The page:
A couple of weeks ago I came across two stories via Twitter that apparently contradicted each other, on the topic of food seasonality & provenance, something that really underpins the way I cook.
The first was an interview/conversation with chef Matt Wilkinson of the cafe Pope Joan on ABC Rural where he says that chefs are lazy/ignorant in regards to where their produce hails from (or just not that interested I guess) – read about that here. The other is an article that appeared in the Guardian about whether eating seasonally and educating people about it is still relevant - read about that here.
Whilst Mr Wilkinson largely has a good point, not all chefs could really be tarred with the same brush, and it would be good for culinary instruction at tertiary level to emphasise how, and why, finding out where your food hails from is important. Many chefs don’t do it because its inevitably even more effort and a bigger workload for a rather under appreciated and underpaid job.People have got to be motivated somehow to want to do something. Its easy not to care.
As for the other article, it’s largely written from a Eurocentric point of view, where all of Europe is the UK’s shopping basket/aisle, and perfect peppers and cucumbers are grown under kilometres of plastic in Spain and the Netherlands. International shipping does the rest, and we’re presented with ingredients like asparagus year round (it always seems to be from Peru) no matter if you’re in Tesco, Coles or Safeway.
Trying to educate shoppers and future cooks on seasonality shouldn’t be a debate about relevance. It should remain a natural way to understand why certain produce came along with certain seasons – because on a very basic level it makes people understand, appreciate and care about produce on a personal level, rather than just blindly picking out food for fuel. A food crises is inevitable, and everything should be done to get people to care about where their for came from, when, how, and how long the chain was.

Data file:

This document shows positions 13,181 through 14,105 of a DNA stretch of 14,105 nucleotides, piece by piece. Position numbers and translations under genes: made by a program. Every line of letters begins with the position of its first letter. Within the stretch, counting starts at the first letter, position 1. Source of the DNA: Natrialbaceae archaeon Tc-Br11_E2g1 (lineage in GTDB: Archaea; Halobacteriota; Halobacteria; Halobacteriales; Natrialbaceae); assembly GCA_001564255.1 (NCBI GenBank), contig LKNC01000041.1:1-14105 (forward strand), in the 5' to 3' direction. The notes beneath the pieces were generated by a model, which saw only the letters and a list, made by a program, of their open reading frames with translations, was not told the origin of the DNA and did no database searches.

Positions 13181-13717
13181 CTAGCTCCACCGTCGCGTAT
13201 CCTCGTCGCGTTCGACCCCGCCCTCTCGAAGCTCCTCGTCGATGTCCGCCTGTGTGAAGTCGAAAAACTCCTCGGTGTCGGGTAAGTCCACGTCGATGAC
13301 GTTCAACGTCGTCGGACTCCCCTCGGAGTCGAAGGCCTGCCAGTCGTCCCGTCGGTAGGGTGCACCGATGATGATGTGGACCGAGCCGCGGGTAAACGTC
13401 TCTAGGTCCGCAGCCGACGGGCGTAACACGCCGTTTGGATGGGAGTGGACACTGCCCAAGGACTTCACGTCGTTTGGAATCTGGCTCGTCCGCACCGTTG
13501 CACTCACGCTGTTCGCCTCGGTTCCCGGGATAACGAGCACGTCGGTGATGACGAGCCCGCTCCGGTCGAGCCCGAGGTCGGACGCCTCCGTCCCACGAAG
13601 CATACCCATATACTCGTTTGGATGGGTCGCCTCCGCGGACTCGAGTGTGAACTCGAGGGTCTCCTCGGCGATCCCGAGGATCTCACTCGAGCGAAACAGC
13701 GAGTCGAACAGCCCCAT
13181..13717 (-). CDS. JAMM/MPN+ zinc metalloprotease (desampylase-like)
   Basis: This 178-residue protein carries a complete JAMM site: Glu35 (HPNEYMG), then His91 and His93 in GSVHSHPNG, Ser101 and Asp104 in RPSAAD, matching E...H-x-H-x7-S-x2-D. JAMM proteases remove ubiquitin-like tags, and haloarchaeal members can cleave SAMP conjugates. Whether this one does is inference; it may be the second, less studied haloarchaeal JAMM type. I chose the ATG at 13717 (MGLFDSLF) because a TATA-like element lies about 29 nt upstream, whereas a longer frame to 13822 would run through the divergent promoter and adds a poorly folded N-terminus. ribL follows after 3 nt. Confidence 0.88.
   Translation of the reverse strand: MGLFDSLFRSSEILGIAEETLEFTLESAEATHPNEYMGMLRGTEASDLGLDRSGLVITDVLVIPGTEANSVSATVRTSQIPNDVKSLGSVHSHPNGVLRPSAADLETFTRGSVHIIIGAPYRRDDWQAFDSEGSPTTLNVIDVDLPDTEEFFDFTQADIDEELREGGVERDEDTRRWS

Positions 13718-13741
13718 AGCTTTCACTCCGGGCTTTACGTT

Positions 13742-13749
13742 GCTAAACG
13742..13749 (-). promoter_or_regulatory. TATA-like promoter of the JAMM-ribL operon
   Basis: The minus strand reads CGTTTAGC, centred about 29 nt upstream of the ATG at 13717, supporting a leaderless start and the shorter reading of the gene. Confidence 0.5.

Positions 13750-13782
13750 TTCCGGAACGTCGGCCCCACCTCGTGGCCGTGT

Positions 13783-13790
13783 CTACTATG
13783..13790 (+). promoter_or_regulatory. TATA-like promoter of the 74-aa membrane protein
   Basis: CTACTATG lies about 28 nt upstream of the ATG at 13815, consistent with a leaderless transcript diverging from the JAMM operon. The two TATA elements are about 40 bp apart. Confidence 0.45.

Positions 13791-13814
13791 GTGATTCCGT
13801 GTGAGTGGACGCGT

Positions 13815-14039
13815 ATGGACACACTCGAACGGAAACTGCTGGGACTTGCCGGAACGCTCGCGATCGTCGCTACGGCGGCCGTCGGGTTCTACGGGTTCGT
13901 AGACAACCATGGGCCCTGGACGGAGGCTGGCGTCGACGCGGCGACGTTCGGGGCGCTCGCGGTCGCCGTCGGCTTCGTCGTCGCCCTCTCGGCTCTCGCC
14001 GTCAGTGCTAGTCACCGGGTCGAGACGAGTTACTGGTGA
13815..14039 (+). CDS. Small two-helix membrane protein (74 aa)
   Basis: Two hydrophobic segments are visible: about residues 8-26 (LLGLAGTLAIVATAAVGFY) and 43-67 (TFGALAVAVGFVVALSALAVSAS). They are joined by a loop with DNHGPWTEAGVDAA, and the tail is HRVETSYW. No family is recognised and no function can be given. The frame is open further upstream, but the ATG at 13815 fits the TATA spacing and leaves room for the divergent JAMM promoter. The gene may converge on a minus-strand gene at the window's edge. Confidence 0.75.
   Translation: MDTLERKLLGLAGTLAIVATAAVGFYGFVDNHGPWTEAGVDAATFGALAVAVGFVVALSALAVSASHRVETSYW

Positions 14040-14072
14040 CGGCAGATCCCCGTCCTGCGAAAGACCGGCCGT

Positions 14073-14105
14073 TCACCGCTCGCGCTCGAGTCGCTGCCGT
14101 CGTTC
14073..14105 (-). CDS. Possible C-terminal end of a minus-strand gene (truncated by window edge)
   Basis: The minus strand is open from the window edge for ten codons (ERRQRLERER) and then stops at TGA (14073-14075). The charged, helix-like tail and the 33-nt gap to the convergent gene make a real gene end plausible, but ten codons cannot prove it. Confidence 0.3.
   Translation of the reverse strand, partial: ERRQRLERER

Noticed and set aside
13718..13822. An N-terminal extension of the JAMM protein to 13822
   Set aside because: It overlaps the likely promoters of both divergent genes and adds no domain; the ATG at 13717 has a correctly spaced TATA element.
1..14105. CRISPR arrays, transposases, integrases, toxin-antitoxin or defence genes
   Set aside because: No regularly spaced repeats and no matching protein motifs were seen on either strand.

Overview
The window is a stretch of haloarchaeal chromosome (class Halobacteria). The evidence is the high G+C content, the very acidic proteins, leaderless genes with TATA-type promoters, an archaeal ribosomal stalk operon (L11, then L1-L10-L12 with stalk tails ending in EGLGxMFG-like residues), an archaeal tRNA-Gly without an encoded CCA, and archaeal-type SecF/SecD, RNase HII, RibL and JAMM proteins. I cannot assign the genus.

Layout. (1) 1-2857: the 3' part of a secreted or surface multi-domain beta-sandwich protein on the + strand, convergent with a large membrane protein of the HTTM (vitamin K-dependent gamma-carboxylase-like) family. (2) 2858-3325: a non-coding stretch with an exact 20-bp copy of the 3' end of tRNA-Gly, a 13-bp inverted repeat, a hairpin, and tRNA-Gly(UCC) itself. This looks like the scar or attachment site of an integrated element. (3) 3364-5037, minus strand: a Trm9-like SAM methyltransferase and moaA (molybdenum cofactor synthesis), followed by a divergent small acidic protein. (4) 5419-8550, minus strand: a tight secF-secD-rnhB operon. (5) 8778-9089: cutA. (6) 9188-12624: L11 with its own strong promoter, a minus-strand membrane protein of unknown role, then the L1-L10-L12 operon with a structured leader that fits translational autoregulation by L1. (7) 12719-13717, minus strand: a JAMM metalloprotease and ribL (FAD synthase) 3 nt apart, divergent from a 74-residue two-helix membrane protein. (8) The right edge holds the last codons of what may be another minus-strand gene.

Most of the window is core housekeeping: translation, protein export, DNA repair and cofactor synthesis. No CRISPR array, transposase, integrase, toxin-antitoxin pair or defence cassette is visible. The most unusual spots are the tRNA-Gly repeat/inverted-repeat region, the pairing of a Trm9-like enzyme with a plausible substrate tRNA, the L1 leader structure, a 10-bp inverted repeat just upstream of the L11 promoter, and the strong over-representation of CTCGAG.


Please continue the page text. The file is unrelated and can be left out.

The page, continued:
It’s hard to get your head around all the info (even for many chefs). My worst is that supermarkets have now somehow caught onto this provenance caper and lay out their fresh fruit & veg sections and design their labelling to fit in with this ideology – but there is still that crucial lack of actual information. So what to do?
This is one of my solutions ( I have a few more up my sleeve – especially in applying this philosophy whilst trying to run a restaurant) For some time now, I have been using organic produce from Local Organics, a local food hub just up the road from our bar in Barkly street, Brunswick east, and its great to work with a supplier who can – and really wants to – tell you where the produce comes from. All the pictures on this post are of ingredients that we used the past year, bought from LO.
Blood plums, beets, artichokes, blood oranges, fennel and rainbow chard, all tasting phenomenal, delivered to the kitchen. You’ll also notice a mixed box on the left in the pics below – they do ‘juicing’ boxes and mixed fruit & veg boxes of different sizes.
If you care to cook around the season’s and market availability instead of drafting a menu and then hunting for the ingredients, it becomes natural to enquire when, for example, strawberries are in (and at their best) and learning that where an ingredient comes from, should shape its seasonality and possibly, different nuances in taste or size, like terroir affects wine.
And if you live in Brunswick East, go see what Local Organics has from the farms. They even got eggs. Or search for a food hub closer to your home. Keep the chain as short as possible!